Legislature re-enacts transportation finance bill, veto overrides expected

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By wide margins in each branch, the Legislature today re-enacted a five-year transportation finance package that raises revenue that lawmakers used to balance the fiscal 2014 state budget.

In doing so, legislators rejected an amendment filed by the governor that would have further raised the gas tax if tolls on the western portion of the Massachusetts Turnpike are removed three or four years from now.

The governor is vowing to veto the re-enacted revenue bill, since his amendment was not adopted, but legislative support for the package was well beyond the two-thirds majority that would be necessary to override his veto.

The contentious issue of additional revenue has left the state budget in limbo – and cities and towns without the final word on the nearly $1 billion main municipal aid account – some three weeks into the fiscal year.

On July 12, the governor signed into law a budget bill that includes much of what the Legislature had appropriated for school aid accounts and most municipal accounts this year. But he cut $177 million – almost 20 percent – from Unrestricted General Government Aid and $240 million from transportation-related accounts in the budget bill because the Legislature had not delivered a separate revenue bill that he felt he could sign.

The Legislature had approved a transportation finance bill in late June, but the governor returned it with proposed amendments, leaving the $3 billion revenue package unresolved and the budget bill short of revenue.

In July 15 letter to all House and Senate members, the MMA urged the Legislature to finalize the transportation bill and override the municipal aid veto as quickly as possible to restore stability to local budgets and eliminate the possibility of widespread cuts in municipal services.

As the governor signed the budget and made his vetoes, there were strong indications that the cuts would be reversed quickly. House Speaker Robert DeLeo immediately released a statement saying that the House would protect cities and towns.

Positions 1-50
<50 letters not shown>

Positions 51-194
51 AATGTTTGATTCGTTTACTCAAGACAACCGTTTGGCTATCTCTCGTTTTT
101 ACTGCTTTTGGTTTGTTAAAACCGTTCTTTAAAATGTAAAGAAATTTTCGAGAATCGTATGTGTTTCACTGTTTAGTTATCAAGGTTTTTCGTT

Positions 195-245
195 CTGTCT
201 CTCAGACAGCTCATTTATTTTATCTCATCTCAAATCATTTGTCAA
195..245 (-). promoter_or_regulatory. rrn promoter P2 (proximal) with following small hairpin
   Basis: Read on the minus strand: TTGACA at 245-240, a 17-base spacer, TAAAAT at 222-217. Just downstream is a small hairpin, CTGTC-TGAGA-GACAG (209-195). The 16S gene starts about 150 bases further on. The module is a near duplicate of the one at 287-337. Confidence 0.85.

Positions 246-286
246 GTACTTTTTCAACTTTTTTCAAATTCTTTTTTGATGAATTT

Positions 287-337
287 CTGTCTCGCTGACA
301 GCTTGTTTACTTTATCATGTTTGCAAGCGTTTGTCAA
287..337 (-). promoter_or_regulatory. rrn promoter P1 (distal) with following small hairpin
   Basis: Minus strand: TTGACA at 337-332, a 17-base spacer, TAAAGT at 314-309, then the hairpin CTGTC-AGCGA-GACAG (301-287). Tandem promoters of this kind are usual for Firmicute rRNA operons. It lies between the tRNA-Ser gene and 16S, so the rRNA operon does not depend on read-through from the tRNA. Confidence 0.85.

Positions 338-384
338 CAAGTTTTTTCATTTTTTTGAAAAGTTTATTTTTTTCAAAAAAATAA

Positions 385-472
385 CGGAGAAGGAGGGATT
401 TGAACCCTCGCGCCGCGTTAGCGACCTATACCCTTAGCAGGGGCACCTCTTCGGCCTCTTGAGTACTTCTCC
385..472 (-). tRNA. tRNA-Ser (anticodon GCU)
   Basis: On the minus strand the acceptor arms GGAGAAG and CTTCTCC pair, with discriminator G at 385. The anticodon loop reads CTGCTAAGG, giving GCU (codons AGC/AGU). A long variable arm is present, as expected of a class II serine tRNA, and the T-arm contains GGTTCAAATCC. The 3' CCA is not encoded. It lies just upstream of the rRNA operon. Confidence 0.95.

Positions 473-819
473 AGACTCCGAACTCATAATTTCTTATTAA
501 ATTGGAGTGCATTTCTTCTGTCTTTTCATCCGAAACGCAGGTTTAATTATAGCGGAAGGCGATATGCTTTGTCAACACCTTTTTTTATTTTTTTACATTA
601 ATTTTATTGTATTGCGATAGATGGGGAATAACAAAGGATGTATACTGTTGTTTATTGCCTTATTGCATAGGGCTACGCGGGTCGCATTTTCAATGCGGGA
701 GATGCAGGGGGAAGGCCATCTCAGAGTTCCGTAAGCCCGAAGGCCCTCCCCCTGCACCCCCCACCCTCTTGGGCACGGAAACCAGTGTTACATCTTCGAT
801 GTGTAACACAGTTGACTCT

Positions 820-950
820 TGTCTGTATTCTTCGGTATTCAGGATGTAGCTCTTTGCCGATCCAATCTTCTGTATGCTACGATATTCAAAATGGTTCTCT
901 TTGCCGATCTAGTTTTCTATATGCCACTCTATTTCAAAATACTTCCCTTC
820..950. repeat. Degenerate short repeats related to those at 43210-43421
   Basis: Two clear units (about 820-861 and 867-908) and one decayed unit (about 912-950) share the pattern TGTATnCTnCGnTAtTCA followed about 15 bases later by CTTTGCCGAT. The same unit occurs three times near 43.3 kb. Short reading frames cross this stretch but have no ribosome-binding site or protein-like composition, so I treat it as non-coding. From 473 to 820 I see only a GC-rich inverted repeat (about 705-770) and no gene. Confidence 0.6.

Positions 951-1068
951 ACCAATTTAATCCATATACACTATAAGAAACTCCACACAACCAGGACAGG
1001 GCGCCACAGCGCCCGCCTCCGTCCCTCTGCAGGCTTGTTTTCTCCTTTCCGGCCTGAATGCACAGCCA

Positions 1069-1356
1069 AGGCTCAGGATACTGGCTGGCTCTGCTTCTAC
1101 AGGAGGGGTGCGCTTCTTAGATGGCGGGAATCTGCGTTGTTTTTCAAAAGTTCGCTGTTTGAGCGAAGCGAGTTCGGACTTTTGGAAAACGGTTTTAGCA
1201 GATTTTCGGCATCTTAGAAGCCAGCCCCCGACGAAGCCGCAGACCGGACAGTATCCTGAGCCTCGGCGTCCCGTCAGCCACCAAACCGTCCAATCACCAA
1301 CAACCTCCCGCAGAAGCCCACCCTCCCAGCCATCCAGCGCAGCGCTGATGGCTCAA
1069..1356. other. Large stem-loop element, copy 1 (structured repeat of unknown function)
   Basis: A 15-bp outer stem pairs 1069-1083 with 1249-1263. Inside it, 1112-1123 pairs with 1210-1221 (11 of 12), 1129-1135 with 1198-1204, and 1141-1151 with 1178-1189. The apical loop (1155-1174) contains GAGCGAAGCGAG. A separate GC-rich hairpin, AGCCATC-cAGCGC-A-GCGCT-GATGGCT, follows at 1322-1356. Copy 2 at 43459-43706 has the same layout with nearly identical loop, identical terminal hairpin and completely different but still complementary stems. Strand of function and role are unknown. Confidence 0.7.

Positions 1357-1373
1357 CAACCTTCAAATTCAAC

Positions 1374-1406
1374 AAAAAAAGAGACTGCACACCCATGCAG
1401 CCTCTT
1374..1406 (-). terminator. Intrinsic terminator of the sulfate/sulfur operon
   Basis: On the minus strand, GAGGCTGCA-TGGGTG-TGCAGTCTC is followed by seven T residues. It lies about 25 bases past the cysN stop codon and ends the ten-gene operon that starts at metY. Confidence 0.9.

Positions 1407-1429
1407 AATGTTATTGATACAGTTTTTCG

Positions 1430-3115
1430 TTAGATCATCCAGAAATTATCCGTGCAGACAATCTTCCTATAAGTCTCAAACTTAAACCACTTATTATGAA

“We passed a budget that addresses key transportation needs, provides funding to our municipalities and makes key investments in higher education and community colleges, and we will again vote next week to maintain that commitment,” he said.

Both the House and Senate scheduled sessions through the end of July to take up the finance bill and budget vetoes.

In a letter to municipal officials, the governor said that he supported the local aid funding approved by the Legislature and hoped that his spending reductions were temporary. He explained a proposed mechanism to automatically restore the funding if the Legislature enacted his amendments to the transportation finance bill.

The final budget bill enacted by the Legislature increased funding for the Cherry Sheet UGGA account by $21 million to $920 million, which the governor reduced to $743 million.

The governor signed the $130 million increase in Chapter 70 education aid (to $4.3 billion), using a formula that ensures that all districts are able to reach the foundation level of spending. The formula also phases in another year toward the target share fairness goal and guarantees that every district will receive at least $25 per student in new aid.

The governor signed the appropriation to fully fund the estimated state share of the special education “circuit breaker” program at $253 million, an increase of $10 million over the current fiscal 2013 level of funding, and signed a $6 million increase in reimbursements to regional school districts for student transportation costs.

Final municipal and school aid numbers based on the fiscal 2014 general appropriations law signed by the governor were posted on the Division of Local Services and the Department of Elementary and Secondary Education websites.

In addition to the appropriation items, there are a number of important law changes included in the budget act that affect cites and towns.

The governor signed language, opposed by the MMA, that would weaken the current statutory 10-mile residency requirement for police officers and firefighters in civil service cities and towns and allow an extended residency limit through collective bargaining.

The governor also signed into law language to raise the Chapter 30B public procurement threshold for use of the “sound business practice” standard for purchases of supplies and services from $5,000 to $10,000.
Written by MMA Publications Editor & Web Director John Ouellette